Awareness is one of the first steps in a lifestyle modification process. Since older adults are at a higher risk of hypertension, maintaining low sodium intake is of utmost importance. Yet, it is uncertain if older adults have an awareness of their sodium intake. This study aimed to explore self-perceived sodium intake among older Chinese people and compare it with various measures of sodium intake. A cross-sectional study was conducted in Hong Kong in 2015. Data were collected from 24-h urinary sodium excretion (UNa24) measurements, dietary sodium intake by 24-h diet recalls and self-perceived salt intake levels among the older Hong Kong population. Kappa statistics and a paired t-test were used to compare the different measures. Fifty-nine participants provided complete 24-h urine samples. The mean (±SD) UNa24 of participants was 2846 ± 1253 mg, of which 74.6% exceeded the recommended daily sodium intake. About 87.8% of participants with UNa24 values >2000 mg perceived their sodium intake as too little or just right. The kappa statistic between UNa24 and self-perception was insignificantly different from zero (κ = −0.003, p-value = 0.909). The UNa24 estimates were significantly higher than those estimated from the 24-h diet recalls by 1203 mg (p-value <0.001). The findings imply that the low awareness of excessive sodium intake should be raised among older people to promote a healthy intake of sodium.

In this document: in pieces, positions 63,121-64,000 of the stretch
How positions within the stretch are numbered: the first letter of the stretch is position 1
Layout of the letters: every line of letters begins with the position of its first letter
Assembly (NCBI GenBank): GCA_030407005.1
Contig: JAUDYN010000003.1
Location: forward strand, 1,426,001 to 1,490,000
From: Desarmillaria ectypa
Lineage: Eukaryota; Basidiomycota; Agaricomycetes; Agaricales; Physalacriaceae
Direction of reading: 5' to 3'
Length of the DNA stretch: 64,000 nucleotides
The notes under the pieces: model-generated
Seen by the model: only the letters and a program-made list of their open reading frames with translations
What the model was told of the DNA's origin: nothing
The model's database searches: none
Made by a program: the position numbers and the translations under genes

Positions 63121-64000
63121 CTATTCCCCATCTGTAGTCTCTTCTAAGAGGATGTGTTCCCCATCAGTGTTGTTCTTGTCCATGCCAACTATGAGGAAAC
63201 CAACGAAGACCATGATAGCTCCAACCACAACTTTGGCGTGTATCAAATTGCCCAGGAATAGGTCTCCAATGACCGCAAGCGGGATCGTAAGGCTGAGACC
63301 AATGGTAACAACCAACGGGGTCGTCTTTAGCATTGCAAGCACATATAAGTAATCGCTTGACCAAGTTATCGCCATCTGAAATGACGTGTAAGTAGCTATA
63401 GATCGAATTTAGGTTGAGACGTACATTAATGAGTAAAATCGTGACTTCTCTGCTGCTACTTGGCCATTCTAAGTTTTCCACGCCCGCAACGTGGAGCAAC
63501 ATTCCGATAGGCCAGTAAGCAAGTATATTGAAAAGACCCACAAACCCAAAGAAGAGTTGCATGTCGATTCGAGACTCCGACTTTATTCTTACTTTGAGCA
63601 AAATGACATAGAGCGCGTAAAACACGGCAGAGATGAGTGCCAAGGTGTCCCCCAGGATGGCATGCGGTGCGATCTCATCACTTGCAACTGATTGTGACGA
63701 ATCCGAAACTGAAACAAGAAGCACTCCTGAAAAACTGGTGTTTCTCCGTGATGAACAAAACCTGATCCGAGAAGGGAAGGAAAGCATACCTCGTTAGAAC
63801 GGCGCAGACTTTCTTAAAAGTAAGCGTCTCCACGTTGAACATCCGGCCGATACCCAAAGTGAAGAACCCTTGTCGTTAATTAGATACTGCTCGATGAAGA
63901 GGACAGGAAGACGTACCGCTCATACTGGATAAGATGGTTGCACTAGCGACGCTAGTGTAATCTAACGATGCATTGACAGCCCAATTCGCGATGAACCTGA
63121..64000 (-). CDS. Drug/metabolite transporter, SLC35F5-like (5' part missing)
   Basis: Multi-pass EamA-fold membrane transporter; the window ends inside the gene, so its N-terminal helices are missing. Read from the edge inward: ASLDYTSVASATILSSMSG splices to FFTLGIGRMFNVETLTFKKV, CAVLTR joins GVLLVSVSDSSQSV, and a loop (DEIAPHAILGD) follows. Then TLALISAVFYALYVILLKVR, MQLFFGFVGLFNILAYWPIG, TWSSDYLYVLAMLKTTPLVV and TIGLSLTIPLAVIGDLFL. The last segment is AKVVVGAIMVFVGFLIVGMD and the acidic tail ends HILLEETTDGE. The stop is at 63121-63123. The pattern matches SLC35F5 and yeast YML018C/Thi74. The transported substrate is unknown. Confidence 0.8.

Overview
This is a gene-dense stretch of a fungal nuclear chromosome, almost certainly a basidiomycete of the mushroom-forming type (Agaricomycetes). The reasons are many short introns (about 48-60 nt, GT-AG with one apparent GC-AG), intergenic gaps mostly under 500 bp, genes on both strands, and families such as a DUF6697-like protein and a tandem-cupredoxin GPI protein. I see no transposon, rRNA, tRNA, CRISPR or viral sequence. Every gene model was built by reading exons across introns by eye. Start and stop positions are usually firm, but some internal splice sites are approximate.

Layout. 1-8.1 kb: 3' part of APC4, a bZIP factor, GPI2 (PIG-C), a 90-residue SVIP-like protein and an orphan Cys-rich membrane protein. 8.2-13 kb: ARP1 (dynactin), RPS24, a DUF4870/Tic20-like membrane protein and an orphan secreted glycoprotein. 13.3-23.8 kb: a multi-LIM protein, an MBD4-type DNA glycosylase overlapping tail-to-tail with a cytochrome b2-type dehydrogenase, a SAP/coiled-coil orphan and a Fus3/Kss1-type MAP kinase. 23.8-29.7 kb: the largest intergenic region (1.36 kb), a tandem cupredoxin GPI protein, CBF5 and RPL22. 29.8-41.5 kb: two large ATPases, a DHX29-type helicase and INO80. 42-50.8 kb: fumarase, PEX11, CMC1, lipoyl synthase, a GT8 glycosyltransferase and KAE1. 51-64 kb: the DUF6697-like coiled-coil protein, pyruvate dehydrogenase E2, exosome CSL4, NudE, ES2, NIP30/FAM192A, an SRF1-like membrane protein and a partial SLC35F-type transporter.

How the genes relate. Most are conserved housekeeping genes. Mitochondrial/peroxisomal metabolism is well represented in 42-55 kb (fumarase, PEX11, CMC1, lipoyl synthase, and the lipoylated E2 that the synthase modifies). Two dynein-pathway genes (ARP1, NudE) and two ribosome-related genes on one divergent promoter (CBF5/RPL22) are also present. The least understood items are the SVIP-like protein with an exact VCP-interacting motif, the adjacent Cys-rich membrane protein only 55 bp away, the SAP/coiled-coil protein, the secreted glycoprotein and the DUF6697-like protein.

- urinary sodium excretion
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